Well the clear memory of it was when I was well into my forties and in India.  I had a point and shoot camera with me and in India – an assault to your senses - you really can’t take a bad picture. When I returned from India with some wonderful photos I hung them on the wall in my office at Day Runner.  One of our product designers said, “You have an eye!” Intrigued, I found a local coach and we worked together for about ten to fifteen years. When the photo world turned digital, I found a digital coach and I have been with him ever since. I never “formally studied” photography.  (Editor note: I think having coaches could be considered formal study.) 

When you were working with the first coach did you ever work in a dark room?
No. I never did that. I started with slide film and had everything done in labs. 

Photography is a means of communication. What is it you are trying to communicate and to whom? 
I almost feel like a voyeur. I’m trying to capture something so fleeting that if you don’t capture that very moment it’s going to be gone. It’s stopping action – stopping time itself and being in a place where you can observe that moment. At first I wasn’t really trying to communicate with anyone. I was just trying to look at life behind the scenes.  

After my trip to Burma in December of 2007 I thought, “Maybe I can help these people in Burma.”  I was very affected by the Burmese experience.  I decided to self-publish a book of my photographs and thoughts of the country, and from there I began to take it on as a serious project.   If I were to have an exhibit and sell books and prints, I would give the proceeds back to the people. 

Did anything change for them because of your work? 
I did donate all proceeds of print and book sales to more than one orphanage. I was able to see the changes that came forth through the donations through follow-up emails from my in-country photo coach and his private organization.   I was happy about my endeavor.  As it turned out I was satisfying a part of me that needed to be expressed.  

Molokai Maidens (Photo Credit: Felice Willat)

Have you seen that your photography affects change in other people?
That’s an interesting question.  I was able to donate some of the Burma photos to a refugee center in the US so they could portray some of the scenes. My photographs were made into posters for the walls of the center. Not that many people were going into Burma and shooting at that time (so the images would be a bit novel).  But my purpose had more to do with an inspirational or emotional connection that people have when they see my work. It wasn’t so much about finding another charitable endeavor as it was discovering a symbiotic relationship with the world through the lens of the camera.  It was more of a personal thing for me.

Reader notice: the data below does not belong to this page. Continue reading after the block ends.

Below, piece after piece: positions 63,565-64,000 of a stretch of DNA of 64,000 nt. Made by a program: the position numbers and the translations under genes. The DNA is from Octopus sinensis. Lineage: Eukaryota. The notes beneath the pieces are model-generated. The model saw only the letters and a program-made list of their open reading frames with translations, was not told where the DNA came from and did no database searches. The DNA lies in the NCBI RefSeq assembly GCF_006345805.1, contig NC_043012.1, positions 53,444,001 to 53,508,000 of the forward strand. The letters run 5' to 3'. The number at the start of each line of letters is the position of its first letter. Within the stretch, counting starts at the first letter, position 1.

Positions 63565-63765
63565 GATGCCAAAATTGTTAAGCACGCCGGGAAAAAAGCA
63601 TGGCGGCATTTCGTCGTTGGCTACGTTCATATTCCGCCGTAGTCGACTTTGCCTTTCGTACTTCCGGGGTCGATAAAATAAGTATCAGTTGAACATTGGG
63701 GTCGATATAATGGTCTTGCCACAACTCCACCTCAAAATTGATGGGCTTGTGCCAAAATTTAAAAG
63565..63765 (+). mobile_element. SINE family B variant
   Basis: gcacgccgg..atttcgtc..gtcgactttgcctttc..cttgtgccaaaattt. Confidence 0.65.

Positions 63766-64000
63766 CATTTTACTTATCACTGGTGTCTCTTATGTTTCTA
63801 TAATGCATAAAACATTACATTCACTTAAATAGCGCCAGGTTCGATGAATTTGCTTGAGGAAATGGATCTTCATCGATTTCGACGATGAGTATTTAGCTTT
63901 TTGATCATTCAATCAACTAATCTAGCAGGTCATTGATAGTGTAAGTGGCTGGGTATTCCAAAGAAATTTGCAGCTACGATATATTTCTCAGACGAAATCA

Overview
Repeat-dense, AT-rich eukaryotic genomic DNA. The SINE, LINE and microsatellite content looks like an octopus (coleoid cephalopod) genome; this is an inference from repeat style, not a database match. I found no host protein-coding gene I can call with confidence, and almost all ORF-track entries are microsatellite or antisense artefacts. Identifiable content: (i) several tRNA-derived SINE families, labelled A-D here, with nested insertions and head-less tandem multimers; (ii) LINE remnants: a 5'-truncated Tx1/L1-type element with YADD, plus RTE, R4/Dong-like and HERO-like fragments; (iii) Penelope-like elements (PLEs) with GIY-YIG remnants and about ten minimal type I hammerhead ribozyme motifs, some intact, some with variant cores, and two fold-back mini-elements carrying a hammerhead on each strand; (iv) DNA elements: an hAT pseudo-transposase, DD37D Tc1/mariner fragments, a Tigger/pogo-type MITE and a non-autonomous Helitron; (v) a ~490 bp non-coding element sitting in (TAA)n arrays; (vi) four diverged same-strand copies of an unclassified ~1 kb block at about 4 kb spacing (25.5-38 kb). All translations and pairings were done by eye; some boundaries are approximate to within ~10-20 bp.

Where else have you done similar work? 
I traveled to Morocco and I realized how difficult it was for women to be seen. Not so much to be seen in front of a camera because that is forbidden, but to be seen in general. They were covered up, most of them, and they weren’t comfortable being seen by anybody in their culture. That was pretty startling.

I considered doing some work toward global woman’s causes but soon realized that
I am very a-political.  I prefer to portray the beauty and poetry of a situation rather than the politics.  There are different types of photographers.  Those who really want to make a difference through their work – a journalistic approach, if you will.  I have tremendous respect and admiration for street narrative photography, and I’m clear that my approach is a more aesthetic one.